In this category, we scored the Skeeter Beeter lower. While we felt there were many ways to hang and adjust this hammock and all kinds of ways to find comfort in its parachute cloud, we just couldn't use it the same in the backyard or at the city park with friends. The bug net zips open to about a foot from the end, meaning there's no way to easily unzip the net and leave it open for regular hangs. However, it is large enough for two people to sit in (though sleeping is a different story), so perhaps you can simply invite your buddy in for a chat and a beverage.
If you're seeking a hammock with greater versatility, you might consider picking up a system like the ENO SubLink that you can choose which pieces (hammock, rain fly, bug net) to take or leave depending on where you go. You might also consider a hammock that has a bug net you can fold all the way back, like the previous Editor's Choice, the Warbonnet Blackbird or even the Best Buy for a Complete System, the REI Co-op Flash Air. Still not what you're after? You could also pick up a simple hammock like the Bear Butt Double and buy a bug net to slip over top when you feel the need for a protective barrier and the six-legged flying Draculas. But if you live in Bug City, Skeeterville, or Insectopia, the Grand Trunk Skeeter Beeter might just be your new BFF.
So why would you buy a hammock with an integrated bug net? Well, if you're asking that question, then you might not live in a place that has to deal with a lot of biting insects! Hammocks like the Skeeter Beeter Pro, with bug nets built in are a great way to keep yourself itchless while hammock camping. Integrating the bug net with the hammock helps keep the total package weight down instead of having separate hammock and bug net. It also makes the whole thing simpler to set up, and the Skeeter Beeter is one of the easiest to set up and use hammock/bug net combo models we tested! However, an integrated bug net can also reduce the overall versatility of a hammock, as perhaps sometimes you don't need that bug net but now you're carrying it around all the time. Even more true in the case of the Skeeter Beeter whose design forces you to use the bug net, as there's no way to tie, fold, or roll it back out of the way. We feel the best situation to use the Skeeter Beeter is camping out in a buggy area, and not so much an afternoon BBQ with friends.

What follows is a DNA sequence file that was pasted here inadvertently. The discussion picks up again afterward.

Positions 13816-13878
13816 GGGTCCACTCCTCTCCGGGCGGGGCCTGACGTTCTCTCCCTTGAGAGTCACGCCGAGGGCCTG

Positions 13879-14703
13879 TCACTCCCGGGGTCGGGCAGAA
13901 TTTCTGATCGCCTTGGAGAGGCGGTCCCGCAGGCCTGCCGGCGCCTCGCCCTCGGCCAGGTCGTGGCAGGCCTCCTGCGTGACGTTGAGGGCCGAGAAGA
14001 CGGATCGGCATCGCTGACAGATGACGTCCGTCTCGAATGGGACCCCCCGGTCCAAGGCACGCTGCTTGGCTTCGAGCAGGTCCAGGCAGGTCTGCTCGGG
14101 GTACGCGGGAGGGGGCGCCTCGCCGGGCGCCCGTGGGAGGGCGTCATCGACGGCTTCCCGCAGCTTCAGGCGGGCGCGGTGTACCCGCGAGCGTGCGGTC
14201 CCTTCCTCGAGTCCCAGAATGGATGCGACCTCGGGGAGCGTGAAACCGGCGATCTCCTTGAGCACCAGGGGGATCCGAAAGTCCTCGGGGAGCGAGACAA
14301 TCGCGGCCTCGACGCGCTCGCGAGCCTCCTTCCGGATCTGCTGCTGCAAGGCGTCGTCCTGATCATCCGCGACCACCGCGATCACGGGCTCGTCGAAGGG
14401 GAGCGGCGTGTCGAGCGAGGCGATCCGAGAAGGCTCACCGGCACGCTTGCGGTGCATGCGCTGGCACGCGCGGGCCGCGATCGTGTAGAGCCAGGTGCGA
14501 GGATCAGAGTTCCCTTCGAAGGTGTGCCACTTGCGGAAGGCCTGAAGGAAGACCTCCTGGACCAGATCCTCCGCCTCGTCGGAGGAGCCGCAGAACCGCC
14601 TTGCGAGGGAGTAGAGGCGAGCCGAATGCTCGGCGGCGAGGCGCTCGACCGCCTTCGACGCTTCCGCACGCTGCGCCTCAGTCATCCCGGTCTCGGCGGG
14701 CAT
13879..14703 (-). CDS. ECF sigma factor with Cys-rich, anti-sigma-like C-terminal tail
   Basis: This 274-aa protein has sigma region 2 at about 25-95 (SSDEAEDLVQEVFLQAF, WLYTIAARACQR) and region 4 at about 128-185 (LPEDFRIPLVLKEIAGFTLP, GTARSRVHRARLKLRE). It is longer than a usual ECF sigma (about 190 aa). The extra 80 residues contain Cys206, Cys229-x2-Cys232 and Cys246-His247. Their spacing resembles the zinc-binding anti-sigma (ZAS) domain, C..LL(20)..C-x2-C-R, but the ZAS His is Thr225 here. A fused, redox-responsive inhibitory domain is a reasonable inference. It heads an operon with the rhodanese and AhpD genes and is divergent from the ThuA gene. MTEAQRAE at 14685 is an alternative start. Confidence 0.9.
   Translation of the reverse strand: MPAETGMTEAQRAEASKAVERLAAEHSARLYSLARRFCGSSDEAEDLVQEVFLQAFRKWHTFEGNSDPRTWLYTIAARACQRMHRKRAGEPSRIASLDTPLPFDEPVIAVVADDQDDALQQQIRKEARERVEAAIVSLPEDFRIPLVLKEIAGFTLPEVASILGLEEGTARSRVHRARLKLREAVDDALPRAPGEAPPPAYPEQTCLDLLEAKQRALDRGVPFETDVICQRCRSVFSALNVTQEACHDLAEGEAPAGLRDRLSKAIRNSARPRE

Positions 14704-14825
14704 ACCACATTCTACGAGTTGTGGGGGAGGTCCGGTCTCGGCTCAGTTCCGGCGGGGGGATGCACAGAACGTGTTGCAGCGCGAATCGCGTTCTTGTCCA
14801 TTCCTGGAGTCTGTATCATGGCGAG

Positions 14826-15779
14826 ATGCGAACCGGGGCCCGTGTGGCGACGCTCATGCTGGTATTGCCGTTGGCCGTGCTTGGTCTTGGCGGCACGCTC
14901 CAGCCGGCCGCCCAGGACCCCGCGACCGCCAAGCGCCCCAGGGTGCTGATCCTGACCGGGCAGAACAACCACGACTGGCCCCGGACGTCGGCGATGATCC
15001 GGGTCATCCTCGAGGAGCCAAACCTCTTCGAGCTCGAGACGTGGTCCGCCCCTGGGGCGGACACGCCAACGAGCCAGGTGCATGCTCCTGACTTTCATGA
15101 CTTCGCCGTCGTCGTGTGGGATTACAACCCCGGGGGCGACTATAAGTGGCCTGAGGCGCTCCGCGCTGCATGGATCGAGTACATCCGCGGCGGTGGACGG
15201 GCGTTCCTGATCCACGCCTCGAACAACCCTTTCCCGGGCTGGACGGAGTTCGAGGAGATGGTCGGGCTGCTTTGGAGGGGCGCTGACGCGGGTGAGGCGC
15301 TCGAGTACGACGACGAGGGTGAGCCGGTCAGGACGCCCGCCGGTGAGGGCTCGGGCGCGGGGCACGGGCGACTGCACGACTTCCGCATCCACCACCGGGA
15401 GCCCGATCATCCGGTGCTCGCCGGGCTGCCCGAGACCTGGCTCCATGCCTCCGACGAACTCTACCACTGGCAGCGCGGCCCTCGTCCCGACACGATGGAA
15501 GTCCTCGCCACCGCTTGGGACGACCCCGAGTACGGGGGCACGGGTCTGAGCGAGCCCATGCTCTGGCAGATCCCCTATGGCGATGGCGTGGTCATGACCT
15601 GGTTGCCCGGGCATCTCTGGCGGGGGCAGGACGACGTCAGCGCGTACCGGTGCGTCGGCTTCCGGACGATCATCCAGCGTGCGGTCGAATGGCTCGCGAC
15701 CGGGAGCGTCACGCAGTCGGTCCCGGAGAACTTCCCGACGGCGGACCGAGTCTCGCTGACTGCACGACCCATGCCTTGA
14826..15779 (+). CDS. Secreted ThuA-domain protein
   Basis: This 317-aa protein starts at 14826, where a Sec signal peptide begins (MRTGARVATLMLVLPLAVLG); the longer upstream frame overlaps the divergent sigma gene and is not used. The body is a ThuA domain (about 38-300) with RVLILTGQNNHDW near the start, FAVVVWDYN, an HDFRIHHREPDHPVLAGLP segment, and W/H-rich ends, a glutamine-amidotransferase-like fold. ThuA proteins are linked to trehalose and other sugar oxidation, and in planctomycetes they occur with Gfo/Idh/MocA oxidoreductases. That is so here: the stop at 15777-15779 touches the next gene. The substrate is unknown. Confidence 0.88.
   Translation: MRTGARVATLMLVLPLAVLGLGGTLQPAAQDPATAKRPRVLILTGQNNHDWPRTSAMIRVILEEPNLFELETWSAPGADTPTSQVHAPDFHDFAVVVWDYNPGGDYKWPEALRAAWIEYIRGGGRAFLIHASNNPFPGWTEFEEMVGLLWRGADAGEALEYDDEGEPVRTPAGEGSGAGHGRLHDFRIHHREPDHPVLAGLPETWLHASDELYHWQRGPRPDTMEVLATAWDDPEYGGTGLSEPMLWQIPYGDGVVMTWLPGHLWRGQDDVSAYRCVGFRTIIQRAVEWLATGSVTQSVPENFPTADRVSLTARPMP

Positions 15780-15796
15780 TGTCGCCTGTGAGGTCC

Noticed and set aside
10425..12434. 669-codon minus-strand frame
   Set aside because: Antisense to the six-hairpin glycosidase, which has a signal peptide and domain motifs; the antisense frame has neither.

This is one place where we felt the Grand Trunk Skeeter Beeter Pro excelled! Compared to similar models (aka ones with bug nets, like the REI Flash Air, ENO SubLink, and Warbonnet hammocks), the Skeeter Beeter Pro is an absolute steal! If you're looking for a hammock with a bug net but aren't sure you want to spend $200+ on such a piece of gear, the Skeeter Beeter is a great solution at less than half the cost! And if you end up loving it, you could buy a second one for your buddy to come camping with you, and still have only spent as much as you would have on one of the other models.
We hope we've been able to show you why the Grand Trunk Skeeter Beeter Pro is our Editor's Choice throughout the body of this article. But if you just skipped down to the conclusion from the top, here's what our testers had to say at the end of the day: the Skeeter Beeter is a durable, comfortable, spacious, easy-to-use hammock that offers great protection for a fraction of the cost. If you've been teetering on the edge of a bug net/hammock, we think you'll love the cloud-like feel and fortress-like protection of the Skeeter Beeter Pro.
Other Versions and Accessories
Grand Trunk offers many versions of hammocks, including the Grand Trunk Ultralight Starter, Ultralight Nano, Single, Double, and even a Junior option! They also sell trunk straps (replace those rope slings already!), lightweight carabiners, and even a stand so you can enjoy the magic of a hammock without trees — even indoors! Not sure about the integrated bug net? Grab another Grand Trunk model and add the Mozzy Net later. Headed out in rain? They even sell a rain fly! Grand Trunk is truly a one-stop-shop for all kinds of hammock gear.
— Maggie Brandenburg